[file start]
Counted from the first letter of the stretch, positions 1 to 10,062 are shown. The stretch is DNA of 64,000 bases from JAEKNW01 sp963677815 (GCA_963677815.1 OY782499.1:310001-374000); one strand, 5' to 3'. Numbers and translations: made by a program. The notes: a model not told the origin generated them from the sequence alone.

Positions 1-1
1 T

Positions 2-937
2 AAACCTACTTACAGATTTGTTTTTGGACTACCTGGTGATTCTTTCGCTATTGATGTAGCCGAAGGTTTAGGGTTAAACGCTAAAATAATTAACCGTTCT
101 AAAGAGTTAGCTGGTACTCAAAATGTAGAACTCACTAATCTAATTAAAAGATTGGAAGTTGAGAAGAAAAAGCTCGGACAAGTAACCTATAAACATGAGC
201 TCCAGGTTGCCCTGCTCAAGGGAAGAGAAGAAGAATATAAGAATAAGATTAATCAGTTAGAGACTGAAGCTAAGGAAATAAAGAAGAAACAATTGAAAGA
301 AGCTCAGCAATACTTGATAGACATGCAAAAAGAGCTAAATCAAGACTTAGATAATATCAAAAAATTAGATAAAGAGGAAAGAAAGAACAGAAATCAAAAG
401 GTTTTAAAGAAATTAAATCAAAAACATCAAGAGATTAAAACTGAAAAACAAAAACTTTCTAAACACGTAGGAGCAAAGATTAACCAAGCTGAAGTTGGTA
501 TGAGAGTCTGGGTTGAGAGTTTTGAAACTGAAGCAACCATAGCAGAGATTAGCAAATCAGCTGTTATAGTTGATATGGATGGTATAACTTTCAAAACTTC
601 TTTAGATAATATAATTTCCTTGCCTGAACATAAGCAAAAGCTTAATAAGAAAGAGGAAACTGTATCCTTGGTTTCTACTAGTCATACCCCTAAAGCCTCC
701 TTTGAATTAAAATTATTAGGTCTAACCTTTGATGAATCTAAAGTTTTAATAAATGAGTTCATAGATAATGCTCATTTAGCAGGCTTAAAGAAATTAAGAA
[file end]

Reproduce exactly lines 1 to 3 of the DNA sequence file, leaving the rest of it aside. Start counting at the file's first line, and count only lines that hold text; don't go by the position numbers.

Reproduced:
Counted from the first letter of the stretch, positions 1 to 10,062 are shown. The stretch is DNA of 64,000 bases from JAEKNW01 sp963677815 (GCA_963677815.1 OY782499.1:310001-374000); one strand, 5' to 3'. Numbers and translations: made by a program. The notes: a model not told the origin generated them from the sequence alone.

Positions 1-1
1 T